While the creation of order out of chaos is certainly a prerequisite for prebiotic evolution, the possibility of this process does not itself explain how the essential step for the creation of living systems, the establishment of code-duality, actually took place. We of course can not hope to solve such a problem. We would like to suggest, however, that the solution be searched for through considerations parallel to those which in our view account for the creation of code-duality in the evolutionary line of hominids.

In this event, as we saw, the decisive step was not the development of brain complexity itself, since chimpanzees are able to pass the test for complexity and yet do not use digital communication in the wild condition. Rather the decisive step was the introduction of a social need (due to the creation of a sharing-economy), which ultimately was best satisfied through the creation of an autonomous supra-individual mental sphere shared in by all individuals. Thereby was guaranteed a common formalized 'map of reality' on which digital communication could be based.

Turning to prebiotic evolution, what would be a comparable step in the prebiotic world? Evidently, we should not expect mere complexity to suffice. Rather one should figure out some prarallel to 'social need', which might account for the establishment of a new level of cooperation between subsystems. Such cooperation should depend on some kind of analog proto-communication, which might gain in effectivity through a process of gradual formalization. The decisive step would be, that the formalization reached a level, such that it became an autonomous factor in further development - when, in other words, no region of the system could escape the dictate to share in it or to perish.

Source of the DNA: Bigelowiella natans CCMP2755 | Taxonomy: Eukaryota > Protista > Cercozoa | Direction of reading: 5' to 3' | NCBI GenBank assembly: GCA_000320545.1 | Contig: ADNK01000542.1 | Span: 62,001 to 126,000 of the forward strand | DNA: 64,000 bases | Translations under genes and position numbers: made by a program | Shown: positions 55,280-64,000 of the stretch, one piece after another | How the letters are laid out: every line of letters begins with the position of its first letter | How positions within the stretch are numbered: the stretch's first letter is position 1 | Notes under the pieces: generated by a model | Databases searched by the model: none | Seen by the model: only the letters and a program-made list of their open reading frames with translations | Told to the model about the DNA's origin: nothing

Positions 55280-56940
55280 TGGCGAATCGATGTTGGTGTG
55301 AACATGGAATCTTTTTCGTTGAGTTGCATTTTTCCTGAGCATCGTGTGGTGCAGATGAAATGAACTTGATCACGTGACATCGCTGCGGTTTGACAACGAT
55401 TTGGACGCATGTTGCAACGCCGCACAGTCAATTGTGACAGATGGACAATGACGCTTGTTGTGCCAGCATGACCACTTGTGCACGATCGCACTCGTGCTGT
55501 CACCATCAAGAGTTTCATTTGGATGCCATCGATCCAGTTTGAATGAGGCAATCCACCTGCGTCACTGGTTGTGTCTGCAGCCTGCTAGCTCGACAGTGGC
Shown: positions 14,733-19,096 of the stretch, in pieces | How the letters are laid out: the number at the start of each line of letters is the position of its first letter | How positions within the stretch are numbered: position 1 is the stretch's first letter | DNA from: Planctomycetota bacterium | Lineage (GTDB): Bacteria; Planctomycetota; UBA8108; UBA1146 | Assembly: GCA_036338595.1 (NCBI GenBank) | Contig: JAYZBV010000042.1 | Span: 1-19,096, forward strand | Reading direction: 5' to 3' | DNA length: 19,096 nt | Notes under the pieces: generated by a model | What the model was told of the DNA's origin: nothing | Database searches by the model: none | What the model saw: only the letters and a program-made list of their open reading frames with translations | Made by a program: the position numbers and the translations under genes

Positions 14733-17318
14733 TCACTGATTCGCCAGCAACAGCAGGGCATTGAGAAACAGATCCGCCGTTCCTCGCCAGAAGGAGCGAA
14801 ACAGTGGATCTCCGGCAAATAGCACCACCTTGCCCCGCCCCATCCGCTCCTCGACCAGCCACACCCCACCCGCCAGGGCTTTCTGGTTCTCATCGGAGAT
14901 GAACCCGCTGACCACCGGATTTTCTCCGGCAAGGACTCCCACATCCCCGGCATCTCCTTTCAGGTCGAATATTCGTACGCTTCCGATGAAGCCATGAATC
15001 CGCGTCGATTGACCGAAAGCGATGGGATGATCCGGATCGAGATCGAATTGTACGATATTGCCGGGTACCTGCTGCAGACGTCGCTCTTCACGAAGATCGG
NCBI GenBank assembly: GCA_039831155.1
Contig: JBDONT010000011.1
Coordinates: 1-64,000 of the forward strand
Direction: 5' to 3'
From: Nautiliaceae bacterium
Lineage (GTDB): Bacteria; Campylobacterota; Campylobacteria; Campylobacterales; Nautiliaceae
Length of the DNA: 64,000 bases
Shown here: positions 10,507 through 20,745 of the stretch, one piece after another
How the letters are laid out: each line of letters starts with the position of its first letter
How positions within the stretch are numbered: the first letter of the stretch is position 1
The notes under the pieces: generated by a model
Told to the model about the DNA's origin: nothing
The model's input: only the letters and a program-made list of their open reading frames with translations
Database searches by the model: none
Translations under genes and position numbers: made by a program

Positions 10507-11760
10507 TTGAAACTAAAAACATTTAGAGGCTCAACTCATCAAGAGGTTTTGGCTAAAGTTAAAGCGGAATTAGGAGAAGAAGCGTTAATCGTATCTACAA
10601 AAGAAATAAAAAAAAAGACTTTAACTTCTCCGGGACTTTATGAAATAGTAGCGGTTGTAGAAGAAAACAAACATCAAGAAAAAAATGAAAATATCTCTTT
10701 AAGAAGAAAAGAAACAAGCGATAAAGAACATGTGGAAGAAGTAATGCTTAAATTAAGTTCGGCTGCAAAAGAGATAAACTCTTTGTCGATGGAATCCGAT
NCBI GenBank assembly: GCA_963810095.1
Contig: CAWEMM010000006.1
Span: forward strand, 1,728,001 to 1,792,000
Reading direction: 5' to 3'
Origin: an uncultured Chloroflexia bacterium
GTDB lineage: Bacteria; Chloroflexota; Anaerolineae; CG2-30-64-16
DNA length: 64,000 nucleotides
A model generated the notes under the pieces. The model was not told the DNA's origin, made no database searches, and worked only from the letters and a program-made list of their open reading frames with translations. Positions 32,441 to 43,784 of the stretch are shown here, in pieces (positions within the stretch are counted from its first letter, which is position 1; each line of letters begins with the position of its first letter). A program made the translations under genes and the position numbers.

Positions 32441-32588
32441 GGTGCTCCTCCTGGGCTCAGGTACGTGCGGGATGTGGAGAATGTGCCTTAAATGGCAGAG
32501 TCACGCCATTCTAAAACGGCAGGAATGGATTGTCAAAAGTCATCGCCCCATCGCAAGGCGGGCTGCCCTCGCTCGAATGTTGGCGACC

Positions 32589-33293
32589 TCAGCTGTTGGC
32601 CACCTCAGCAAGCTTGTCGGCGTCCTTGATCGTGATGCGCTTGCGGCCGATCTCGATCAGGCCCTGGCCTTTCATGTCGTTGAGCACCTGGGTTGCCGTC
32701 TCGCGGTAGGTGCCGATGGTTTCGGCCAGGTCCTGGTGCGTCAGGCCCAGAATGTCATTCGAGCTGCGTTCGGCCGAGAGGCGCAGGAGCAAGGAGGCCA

To illustrate these abstract considerations let us offer just one sketchy and very speculative scenario.

Consider that a loose aggregate of peptide complexes was present at some specific locality. Some regions of such an aggregate might well be able to collect small pieces of RNA on their surfaces, and these RNAs perhaps might stabilize other parts of the aggregate. Suppose, furthermore, that several such aggregates shared the same locality. Inevitably small sequences of RNA would diffuse all over the locality spreading a kind of analog latent information referring to other regions of the system.

Now, the first decisive step would be the creation of an interdependence between the aggregates such that their individual survival/persistence depended on each other. If for instance the accidental difusion of RNA fragments between the aggregates in some way contributed to the stability of the whole system (thus defining a system). Considering the now well established catalytic properties of small RNA molecules (North 1987) this creation of a higher level organization seems plausible. For instance an interaction between different aggregates might be brought about by a reciprocal emission of RNA molecules with catalytic effect on certain regions of other aggregates. If only some systematic difference between the base-frequencies of RNAs produced at different regions is allowed, then this would correspond to a kind of 'molecular sharing economy'. If to this scheme we add the creation of selective sites or channels for selective diffusion, then a simple kind of analog communication is in fact established.

In that case a premium (effectivity in stabilization) would be obtained through an increasing formalization of the RNA-production, i.e. through a gradual restriction on the range of sequences produced at the surfaces of different regions as well as restrictions on the channels of diffusion or the specificity of recognition sites.